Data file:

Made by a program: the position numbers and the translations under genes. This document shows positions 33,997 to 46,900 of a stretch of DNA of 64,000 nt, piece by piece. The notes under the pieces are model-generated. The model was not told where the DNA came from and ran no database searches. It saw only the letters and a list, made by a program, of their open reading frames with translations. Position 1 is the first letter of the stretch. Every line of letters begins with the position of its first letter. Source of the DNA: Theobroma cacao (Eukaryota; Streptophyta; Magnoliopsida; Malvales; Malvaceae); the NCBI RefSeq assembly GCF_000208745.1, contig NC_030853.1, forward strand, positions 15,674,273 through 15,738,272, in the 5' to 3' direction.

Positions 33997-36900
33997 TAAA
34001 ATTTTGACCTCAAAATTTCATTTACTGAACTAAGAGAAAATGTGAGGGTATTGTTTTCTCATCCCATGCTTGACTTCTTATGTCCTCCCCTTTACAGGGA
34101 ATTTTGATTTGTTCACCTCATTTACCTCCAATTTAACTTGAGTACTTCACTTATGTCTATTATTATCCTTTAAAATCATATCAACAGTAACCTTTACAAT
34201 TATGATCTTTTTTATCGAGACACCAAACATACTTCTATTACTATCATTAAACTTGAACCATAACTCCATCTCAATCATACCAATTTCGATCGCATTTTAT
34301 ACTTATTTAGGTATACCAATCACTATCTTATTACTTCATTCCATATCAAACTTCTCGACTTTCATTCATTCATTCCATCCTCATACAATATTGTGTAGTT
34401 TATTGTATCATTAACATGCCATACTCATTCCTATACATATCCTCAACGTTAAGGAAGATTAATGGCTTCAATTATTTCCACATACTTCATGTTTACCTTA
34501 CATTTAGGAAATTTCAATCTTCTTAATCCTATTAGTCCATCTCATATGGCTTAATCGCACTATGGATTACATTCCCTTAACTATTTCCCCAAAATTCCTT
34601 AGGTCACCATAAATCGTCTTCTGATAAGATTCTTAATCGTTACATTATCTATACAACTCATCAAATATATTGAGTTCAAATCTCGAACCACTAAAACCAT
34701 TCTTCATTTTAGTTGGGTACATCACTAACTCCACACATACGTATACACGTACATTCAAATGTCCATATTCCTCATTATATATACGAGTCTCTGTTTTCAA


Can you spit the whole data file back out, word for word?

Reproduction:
Made by a program: the position numbers and the translations under genes. This document shows positions 33,997 to 46,900 of a stretch of DNA of 64,000 nt, piece by piece. The notes under the pieces are model-generated. The model was not told where the DNA came from and ran no database searches. It saw only the letters and a list, made by a program, of their open reading frames with translations. Position 1 is the first letter of the stretch. Every line of letters begins with the position of its first letter. Source of the DNA: Theobroma cacao (Eukaryota; Streptophyta; Magnoliopsida; Malvales; Malvaceae); the NCBI RefSeq assembly GCF_000208745.1, contig NC_030853.1, forward strand, positions 15,674,273 through 15,738,272, in the 5' to 3' direction.

Positions 33997-36900
33997 TAAA
34001 ATTTTGACCTCAAAATTTCATTTACTGAACTAAGAGAAAATGTGAGGGTATTGTTTTCTCATCCCATGCTTGACTTCTTATGTCCTCCCCTTTACAGGGA
34101 ATTTTGATTTGTTCACCTCATTTACCTCCAATTTAACTTGAGTACTTCACTTATGTCTATTATTATCCTTTAAAATCATATCAACAGTAACCTTTACAAT
34201 TATGATCTTTTTTATCGAGACACCAAACATACTTCTATTACTATCATTAAACTTGAACCATAACTCCATCTCAATCATACCAATTTCGATCGCATTTTAT
34301 ACTTATTTAGGTATACCAATCACTATCTTATTACTTCATTCCATATCAAACTTCTCGACTTTCATTCATTCATTCCATCCTCATACAATATTGTGTAGTT
34401 TATTGTATCATTAACATGCCATACTCATTCCTATACATATCCTCAACGTTAAGGAAGATTAATGGCTTCAATTATTTCCACATACTTCATGTTTACCTTA
34501 CATTTAGGAAATTTCAATCTTCTTAATCCTATTAGTCCATCTCATATGGCTTAATCGCACTATGGATTACATTCCCTTAACTATTTCCCCAAAATTCCTT
34601 AGGTCACCATAAATCGTCTTCTGATAAGATTCTTAATCGTTACATTATCTATACAACTCATCAAATATATTGAGTTCAAATCTCGAACCACTAAAACCAT
34701 TCTTCATTTTAGTTGGGTACATCACTAACTCCACACATACGTATACACGTACATTCAAATGTCCATATTCCTCATTATATATACGAGTCTCTGTTTTCAA